Je t’aime, Ich liebe dich, Ti Amo, Kimi o aishiteru, Nu’ umi unangwa’ta, I love you! There are hundreds of ways to say it and hundreds of ways to show it around the world. Interested to learn about love and affection in different cultures? Or are you looking for some tips to show a special someone a love that is “out of this continent”? Well, take a look below at how lovers on other parts of the globe romanticize their partners.
The French language is known across the map as “the language of love.” If you take a trip to France, you will see an abundance of handholding, perhaps near the Eiffel Tower, as it is the French’s favoured PDA locale. In order to fulfill a Paris-inspired date, be sure to have nice champagne and great food. Fun fact: The French culture is so intertwined with love that many romance movies cast actors with French accents for this reason alone.
On Valentine’s Day, cards are considered paramount, as the tradition is believed to have started in the country itself during the middle ages. The cards are called cartes d’amities.
But here’s an interesting fact: a now long banned tradition called une loterie de l’amour involved single men and women gathering to face each other. They would yell out to one another and pair off, but if a man didn’t like his partner, he could abandon her. Said abandoned women would then band together to create a bonfire and burn the images of their ex-lovers, cursing their names. (Yes, the French are passionate.)
Trailing through the dirt country roads of Germany, you will find a vast variety of wild and beautiful flowers. Men and women in this country both give and receive flowers. This would most definitely be a bonus for Western women who are usually baffled on what to get their guy for Valentine’s Day, which is known in Germany as Valentinstag. However, for the Germans, love is generally expressed all year round, and gifts are exchanged on a regular basis rather than just the designated day of love. And after an exchange of flowers, a date in Germany would never be complete without two mandatory things – beer and song!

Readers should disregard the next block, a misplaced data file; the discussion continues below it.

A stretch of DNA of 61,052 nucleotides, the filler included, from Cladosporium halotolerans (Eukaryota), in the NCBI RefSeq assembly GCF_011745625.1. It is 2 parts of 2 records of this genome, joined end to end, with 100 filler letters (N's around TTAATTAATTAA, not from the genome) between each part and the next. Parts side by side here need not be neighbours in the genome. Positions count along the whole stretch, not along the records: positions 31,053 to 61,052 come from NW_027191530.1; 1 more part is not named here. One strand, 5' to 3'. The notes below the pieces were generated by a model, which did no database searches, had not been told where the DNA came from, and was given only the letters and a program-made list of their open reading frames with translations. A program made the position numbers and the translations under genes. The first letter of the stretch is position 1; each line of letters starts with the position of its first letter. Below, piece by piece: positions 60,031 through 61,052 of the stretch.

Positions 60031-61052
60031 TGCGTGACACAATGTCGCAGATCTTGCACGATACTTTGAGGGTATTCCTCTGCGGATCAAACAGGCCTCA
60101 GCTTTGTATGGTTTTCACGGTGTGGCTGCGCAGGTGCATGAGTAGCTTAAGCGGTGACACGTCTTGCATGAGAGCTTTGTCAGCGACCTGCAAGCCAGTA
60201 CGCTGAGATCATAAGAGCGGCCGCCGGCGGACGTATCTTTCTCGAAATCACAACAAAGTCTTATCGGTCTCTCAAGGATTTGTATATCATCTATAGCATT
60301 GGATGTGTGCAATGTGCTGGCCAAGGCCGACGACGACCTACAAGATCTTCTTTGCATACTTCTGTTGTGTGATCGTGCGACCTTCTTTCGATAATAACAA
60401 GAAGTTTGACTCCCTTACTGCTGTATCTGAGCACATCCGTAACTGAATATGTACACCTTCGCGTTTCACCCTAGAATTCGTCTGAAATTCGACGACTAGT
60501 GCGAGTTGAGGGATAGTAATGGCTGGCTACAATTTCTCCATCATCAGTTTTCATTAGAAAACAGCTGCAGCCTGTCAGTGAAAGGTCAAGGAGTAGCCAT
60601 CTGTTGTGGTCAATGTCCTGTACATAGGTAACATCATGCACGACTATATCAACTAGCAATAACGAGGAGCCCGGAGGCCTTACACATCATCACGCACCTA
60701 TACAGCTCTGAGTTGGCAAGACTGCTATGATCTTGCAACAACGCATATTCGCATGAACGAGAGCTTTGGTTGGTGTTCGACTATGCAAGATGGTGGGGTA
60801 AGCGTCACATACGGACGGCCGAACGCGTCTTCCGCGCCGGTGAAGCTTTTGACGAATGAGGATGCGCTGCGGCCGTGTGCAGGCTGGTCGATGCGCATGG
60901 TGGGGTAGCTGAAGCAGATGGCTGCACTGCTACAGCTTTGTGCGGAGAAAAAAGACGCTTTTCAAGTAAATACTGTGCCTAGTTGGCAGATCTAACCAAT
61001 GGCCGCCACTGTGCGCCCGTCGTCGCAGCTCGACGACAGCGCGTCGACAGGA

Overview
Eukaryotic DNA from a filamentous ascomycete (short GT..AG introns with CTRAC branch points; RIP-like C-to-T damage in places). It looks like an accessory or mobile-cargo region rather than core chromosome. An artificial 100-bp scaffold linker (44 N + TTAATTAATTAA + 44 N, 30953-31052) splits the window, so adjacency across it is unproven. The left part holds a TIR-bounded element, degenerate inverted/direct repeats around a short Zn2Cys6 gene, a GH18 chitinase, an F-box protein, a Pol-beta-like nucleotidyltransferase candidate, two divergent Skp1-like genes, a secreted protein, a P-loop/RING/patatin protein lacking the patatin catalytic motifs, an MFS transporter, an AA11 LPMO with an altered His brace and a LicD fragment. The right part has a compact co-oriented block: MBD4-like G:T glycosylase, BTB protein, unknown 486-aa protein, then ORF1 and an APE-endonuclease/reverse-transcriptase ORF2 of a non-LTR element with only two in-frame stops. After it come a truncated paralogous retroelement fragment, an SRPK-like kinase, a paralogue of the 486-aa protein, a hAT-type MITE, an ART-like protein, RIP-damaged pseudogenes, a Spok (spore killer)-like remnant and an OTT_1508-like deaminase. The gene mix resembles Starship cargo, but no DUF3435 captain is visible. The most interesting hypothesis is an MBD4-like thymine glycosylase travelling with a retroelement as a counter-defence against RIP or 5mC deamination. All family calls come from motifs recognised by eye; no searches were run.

In all Irish relationships, partners are devoted to being respectful to their other half as well as their families. The Irish are best known for their Claddagh Ring, which was given to women as a sign of faith and love by their husbands when he went away for a while, usually to war. It shows two hands holding a heart, usually with a crown atop it. It is now more often passed down to daughters from mothers. When the ring is worn on the right hand, it suggests the wearer is single and looking, while worn reverse on the same hand signifies the wearer is in a relationship, on the left hand it signifies engagement, while in reverse on the left hand signifies marriage.
An old myth of love in Ireland is that when you meet that special person, you’ll feel a desire to run barefoot through the hills and tumble in the grass. Think about the perfect Irish date – laying in a meadow for your love, picking four leaf clovers and then dancing away to good old Irish bands. Idyllic, no?